The Value of Nothing
“The bishop was much struck by some of the analogies I drew.” —Oscar Wilde
There has recently been a rash of books and articles that attempt to place blame for the financial crisis. Their target is not the bankers, analysts, ratings experts, financial journalists (like this reviewer), or economists, on whom much blame justly should be placed. Instead they seek to find a moral failing in mankind for which we are being punished with recession. The combination of the biblical pattern and a traditional morality updated with “green” causes seems to bring all these writers together in a kind of climate-change-related prayer meeting.
Patel’s The Value of Nothing is very much in the tradition of the Victorian moralists, particularly those who wrote sermons—many of them graduated from Oxbridge universities as he did. Here’s a quote from Patel: “Unlike Economic Man, people value mercy, trust, altruism and reciprocation for their own sakes.”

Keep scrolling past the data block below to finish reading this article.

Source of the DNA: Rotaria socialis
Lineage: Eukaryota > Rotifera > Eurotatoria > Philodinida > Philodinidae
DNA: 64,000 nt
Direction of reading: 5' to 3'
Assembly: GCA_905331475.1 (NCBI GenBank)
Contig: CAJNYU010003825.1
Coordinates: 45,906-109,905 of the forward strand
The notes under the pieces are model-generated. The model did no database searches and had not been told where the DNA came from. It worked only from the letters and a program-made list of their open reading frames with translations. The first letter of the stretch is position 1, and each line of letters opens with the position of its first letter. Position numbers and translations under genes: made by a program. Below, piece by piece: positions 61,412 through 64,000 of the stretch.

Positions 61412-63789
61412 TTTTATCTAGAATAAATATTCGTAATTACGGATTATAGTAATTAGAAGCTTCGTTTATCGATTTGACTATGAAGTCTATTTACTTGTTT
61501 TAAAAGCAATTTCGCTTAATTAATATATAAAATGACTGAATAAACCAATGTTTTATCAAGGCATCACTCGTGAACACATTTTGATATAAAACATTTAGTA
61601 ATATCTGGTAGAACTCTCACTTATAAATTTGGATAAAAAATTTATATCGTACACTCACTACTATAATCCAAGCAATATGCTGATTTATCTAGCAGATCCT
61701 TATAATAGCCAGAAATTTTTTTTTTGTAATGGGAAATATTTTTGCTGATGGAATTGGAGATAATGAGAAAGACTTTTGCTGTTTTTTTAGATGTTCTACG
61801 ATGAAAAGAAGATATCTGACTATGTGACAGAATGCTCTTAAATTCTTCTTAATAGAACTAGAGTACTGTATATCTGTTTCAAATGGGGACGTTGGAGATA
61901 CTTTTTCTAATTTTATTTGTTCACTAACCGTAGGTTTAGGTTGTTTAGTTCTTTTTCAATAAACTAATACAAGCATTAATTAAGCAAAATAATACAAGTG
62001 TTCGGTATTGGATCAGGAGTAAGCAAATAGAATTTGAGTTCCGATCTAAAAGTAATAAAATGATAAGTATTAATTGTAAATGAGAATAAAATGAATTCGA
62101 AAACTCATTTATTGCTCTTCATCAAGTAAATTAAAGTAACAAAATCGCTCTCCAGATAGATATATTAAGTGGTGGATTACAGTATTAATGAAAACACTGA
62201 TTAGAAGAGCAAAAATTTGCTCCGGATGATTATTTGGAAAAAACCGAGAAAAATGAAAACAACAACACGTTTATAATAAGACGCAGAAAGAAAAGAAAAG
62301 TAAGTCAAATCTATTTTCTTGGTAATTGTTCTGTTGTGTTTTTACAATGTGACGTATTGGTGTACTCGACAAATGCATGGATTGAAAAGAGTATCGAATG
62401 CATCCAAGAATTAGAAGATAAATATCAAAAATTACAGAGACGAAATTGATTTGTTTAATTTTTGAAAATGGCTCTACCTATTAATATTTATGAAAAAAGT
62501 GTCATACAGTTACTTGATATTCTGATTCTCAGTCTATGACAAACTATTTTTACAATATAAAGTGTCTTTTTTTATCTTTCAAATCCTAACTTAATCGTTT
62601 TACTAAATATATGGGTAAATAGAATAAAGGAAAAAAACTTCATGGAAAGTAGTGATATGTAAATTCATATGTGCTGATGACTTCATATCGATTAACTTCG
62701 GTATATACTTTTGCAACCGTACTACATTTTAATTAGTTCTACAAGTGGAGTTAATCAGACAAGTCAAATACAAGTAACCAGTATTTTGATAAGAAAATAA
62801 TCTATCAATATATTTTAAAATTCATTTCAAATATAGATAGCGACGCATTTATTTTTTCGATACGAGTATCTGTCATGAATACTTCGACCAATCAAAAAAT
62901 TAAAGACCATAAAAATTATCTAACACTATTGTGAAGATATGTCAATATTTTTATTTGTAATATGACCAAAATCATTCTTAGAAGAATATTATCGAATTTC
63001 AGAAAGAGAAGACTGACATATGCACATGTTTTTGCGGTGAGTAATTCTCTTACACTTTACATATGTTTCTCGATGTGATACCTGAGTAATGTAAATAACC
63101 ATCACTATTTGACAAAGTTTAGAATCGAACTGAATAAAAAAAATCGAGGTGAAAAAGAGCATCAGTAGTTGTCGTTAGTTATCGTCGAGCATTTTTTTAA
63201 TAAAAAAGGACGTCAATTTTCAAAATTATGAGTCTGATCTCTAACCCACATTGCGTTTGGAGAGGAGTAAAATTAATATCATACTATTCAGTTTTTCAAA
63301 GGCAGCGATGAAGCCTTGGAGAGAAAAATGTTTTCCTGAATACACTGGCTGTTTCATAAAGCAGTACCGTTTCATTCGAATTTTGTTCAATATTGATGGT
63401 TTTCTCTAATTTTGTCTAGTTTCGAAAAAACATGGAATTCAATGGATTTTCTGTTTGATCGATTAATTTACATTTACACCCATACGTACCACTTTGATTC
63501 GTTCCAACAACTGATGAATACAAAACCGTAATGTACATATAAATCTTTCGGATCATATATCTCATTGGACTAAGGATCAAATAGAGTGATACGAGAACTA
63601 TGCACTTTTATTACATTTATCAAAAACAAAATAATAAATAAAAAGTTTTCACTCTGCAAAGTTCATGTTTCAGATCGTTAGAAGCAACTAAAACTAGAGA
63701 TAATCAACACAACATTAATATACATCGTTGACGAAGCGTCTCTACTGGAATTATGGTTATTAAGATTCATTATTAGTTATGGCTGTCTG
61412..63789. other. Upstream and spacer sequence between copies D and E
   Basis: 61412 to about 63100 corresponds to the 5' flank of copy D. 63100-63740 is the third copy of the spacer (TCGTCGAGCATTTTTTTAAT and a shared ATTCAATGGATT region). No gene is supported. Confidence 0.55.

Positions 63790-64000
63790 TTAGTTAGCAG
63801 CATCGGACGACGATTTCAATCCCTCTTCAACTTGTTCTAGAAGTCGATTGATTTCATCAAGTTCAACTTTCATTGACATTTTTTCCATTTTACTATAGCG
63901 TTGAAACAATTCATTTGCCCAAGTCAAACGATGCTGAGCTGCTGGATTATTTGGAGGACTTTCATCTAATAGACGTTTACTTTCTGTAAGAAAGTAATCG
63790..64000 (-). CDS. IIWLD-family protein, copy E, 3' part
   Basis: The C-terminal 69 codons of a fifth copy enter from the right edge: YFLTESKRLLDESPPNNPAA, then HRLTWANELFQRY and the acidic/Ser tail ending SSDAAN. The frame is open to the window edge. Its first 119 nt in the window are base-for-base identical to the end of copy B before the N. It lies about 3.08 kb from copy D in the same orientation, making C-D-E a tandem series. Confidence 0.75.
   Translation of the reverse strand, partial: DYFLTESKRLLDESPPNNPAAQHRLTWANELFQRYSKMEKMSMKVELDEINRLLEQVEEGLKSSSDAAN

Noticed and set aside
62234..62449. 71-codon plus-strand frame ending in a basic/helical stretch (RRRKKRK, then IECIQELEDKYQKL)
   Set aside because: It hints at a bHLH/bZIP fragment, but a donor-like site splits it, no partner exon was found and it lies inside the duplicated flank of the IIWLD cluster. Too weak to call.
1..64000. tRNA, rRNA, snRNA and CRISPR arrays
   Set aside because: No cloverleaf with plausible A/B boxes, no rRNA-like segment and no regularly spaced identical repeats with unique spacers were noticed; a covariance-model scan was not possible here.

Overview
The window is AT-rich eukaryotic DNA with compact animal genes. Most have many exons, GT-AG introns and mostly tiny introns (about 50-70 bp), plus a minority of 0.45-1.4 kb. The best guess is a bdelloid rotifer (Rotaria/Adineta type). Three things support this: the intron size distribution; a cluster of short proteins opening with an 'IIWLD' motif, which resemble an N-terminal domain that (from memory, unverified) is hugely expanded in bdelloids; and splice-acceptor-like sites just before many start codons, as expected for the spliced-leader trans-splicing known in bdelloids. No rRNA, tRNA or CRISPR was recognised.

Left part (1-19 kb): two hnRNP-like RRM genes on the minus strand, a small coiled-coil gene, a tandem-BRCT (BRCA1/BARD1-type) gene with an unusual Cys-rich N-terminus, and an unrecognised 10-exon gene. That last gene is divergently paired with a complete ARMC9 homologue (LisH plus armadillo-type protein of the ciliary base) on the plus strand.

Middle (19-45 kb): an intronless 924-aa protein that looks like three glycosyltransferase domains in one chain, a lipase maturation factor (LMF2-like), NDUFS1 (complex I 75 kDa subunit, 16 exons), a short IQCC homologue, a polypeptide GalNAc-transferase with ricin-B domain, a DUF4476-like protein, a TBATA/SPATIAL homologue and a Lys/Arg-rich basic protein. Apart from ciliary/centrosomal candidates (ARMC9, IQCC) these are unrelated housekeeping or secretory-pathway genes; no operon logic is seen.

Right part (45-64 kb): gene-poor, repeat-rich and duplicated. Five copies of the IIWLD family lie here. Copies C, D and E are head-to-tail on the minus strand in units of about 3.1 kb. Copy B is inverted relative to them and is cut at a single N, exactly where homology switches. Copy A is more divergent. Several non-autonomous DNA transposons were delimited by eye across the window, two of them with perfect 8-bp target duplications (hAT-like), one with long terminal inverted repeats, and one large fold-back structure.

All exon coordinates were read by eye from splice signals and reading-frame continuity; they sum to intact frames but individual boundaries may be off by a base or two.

Now consider this quote from a sermon by the Victorian cleric, the Cambridge-educated Charles Kingsley:
“Did it ever strike you, that goodness is not merely A beautiful thing, but THE beautiful thing—by far the most beautiful thing in the world; and that badness is not merely AN ugly thing, but the ugliest thing in the world?—So that nothing is to be compared for value with goodness; that riches, honor, power, pleasure, learning, the whole world and all in it, are not worth having, in comparison with being good; and the utterly best thing for a man is to be good, even though he were never to be rewarded for it: and the utterly worst thing for a man is to be bad, even though he were never to be punished for it; and, in a word, goodness is the only thing worth loving, and badness the only thing worth hating.”
In an argument of the same type as that of Kingsley, Patel warns us that we have substituted market-based price perceptions for goodness, and that is why we are being punished.
Unfortunately, that hardly represents a viable vision of the world we live in. In the real world, greed is good. Base passions like the desire to earn money make the world go round, and the real people who live in it use them not only to survive, but also to make the world better. The world needs markets and prices to make that effort work.